For many years, truck driving has been on the top-10 list for most dangerous jobs.
The Washington State Department of Labor and Industries today announced that, in the state of Washington, truck drivers have the highest rate of workplace injuries. According to their statistics, one in every 13 truck drivers is involved in a work-rleated serious injury that results in the driver missing work for a period of time.
“Injury rates in trucking are far above the state average for all other industries combined,” said Caroline Smith, an epidemiologist for SHARP and the lead researcher on the study. “In an industry that continues to be plagued by a shortage of qualified drivers, it’s vital that we keep the ones we have safe and working.”
The Department of Labor and Industries report states the most common workplace injuries are sprains, strains, and overexertion. Falls were the leading cause of workplace injuries to truck drivers in Washington.
Truck drivers account for 70% of the state’s reported workplace injuries. In total, the injuries cost approximately $107 million per year and result in approximately 576,000 lost-work days.
From Washington State Department of Labor and Industries:
Key points from the report include:
- There were 52 fatalities among trucking industry employees between 2006 and 2012; most of them were vehicle related. All but one were men.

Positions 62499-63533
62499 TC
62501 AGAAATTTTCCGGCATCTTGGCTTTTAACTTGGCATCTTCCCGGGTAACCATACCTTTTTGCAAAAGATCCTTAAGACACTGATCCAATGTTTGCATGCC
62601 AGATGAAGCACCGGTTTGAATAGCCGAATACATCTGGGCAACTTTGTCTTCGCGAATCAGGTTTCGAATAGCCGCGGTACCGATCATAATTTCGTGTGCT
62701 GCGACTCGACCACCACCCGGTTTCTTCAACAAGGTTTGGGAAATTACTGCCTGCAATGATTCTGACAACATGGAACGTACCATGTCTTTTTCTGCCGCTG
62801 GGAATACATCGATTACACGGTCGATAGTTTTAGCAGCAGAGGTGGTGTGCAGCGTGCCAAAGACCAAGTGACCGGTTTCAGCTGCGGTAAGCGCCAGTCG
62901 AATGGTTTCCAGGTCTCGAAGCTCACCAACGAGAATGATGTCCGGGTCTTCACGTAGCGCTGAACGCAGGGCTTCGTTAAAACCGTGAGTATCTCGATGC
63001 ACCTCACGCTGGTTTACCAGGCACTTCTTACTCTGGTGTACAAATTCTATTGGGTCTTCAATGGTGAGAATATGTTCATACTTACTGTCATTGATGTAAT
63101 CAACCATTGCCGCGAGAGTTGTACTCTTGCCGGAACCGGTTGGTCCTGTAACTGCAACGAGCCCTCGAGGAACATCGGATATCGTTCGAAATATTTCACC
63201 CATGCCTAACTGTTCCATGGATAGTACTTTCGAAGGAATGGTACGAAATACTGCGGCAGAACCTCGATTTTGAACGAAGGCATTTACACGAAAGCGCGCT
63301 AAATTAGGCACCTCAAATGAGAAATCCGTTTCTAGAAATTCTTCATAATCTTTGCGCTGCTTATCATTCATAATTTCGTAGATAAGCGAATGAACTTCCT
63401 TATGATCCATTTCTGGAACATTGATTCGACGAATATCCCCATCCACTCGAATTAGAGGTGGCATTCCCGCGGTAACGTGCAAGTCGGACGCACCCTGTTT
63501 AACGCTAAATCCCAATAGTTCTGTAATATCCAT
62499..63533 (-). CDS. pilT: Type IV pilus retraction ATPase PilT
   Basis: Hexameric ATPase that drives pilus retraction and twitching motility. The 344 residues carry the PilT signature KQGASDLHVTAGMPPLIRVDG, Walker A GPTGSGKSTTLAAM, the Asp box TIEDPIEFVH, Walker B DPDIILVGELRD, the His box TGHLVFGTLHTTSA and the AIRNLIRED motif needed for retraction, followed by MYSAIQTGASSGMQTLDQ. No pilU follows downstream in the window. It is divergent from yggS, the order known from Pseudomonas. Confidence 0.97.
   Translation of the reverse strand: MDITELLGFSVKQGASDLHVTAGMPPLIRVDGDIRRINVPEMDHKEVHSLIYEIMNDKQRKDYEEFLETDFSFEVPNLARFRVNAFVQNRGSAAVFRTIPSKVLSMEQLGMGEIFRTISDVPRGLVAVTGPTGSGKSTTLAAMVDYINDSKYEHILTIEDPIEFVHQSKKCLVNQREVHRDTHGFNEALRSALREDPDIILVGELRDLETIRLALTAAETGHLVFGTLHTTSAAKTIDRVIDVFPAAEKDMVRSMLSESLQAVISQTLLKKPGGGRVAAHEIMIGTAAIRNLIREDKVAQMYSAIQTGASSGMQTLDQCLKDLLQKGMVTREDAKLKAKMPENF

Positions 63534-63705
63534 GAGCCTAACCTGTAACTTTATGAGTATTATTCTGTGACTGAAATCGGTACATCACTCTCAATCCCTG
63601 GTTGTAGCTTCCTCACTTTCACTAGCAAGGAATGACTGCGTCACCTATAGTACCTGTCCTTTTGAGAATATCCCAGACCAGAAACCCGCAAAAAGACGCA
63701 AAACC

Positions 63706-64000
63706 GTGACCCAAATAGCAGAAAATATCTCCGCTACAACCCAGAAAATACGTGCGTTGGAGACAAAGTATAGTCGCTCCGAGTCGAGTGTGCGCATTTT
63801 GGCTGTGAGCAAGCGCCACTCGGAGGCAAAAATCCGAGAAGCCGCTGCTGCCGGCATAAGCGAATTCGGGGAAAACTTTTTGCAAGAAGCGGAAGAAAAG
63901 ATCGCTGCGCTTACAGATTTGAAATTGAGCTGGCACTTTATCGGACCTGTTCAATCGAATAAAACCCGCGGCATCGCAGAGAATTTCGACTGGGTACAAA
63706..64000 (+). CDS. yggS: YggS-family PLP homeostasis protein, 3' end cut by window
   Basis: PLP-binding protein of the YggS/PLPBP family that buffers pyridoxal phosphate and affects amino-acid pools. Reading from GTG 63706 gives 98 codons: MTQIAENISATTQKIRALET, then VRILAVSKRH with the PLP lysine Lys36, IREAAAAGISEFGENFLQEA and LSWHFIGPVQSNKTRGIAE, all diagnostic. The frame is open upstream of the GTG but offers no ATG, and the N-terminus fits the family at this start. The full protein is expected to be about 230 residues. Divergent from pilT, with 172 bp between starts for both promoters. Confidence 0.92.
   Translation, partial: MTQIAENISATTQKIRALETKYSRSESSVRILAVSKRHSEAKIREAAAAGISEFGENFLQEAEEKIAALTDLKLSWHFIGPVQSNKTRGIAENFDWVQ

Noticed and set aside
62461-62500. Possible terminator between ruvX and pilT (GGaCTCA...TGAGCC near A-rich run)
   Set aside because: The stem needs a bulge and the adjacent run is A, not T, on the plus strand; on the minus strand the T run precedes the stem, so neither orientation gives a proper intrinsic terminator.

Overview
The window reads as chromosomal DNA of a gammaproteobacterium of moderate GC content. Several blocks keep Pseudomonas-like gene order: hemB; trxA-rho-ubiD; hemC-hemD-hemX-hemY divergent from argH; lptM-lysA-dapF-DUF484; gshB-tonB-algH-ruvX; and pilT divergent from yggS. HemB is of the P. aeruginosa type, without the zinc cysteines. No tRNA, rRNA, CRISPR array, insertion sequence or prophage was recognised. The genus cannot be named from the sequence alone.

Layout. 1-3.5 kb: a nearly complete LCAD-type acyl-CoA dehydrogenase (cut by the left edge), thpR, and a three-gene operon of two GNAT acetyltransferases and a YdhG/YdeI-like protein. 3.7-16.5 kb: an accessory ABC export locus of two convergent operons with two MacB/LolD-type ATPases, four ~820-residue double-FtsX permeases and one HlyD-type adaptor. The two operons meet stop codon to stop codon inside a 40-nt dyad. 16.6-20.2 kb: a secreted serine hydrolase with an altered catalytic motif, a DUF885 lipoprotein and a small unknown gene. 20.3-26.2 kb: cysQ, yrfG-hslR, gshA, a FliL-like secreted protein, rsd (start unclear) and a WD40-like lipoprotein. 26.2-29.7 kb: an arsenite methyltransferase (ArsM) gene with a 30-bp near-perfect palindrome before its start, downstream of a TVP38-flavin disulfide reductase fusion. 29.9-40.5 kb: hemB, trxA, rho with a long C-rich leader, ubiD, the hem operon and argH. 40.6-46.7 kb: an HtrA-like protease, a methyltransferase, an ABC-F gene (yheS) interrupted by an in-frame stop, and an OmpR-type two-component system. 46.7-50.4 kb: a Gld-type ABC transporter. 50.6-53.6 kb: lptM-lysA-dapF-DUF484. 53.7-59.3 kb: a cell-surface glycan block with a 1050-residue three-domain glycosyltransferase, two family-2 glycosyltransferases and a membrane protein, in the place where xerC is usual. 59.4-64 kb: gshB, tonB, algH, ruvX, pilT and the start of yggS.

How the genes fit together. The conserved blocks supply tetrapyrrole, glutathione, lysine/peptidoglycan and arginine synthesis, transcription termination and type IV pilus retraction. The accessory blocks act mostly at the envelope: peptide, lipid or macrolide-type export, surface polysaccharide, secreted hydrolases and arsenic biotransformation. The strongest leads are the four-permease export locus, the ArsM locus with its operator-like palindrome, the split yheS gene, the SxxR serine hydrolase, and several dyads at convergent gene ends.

- Among Washington truck drivers, one in 13 was injured seriously enough that they were unable to work and were compensated for lost-work days, in addition to the costs of medical treatment.
- There were 1.5 million lost-work days for all injuries in Washington’s trucking industry during the report’s time period.
- For the 33,000 workers employed in the trucking industry each year from 2006 through 2012, there were nearly 7,000 lost-work claims.
- Despite increased regulations on hours of service and other monitoring, trucking continues to be one of the most hazardous industries in the country.
SHARP continues to work with trucking industry leaders, safety and health professionals and drivers to identify workplace hazards and low-cost, simple solutions. For example:
- An interactive tool helps drivers prepare for winter travel and remember to be safe when chaining up.
- Workers can test their skill at preventing slips, trips and falls while wearing different kinds of shoes on a variety of surfaces.
- Drivers can learn about health issues common to truck drivers, such as stress and sleep apnea, and get wellness tips on how to fit in exercise and healthy snacks when on the road.
Washington State Department of Labor and Industries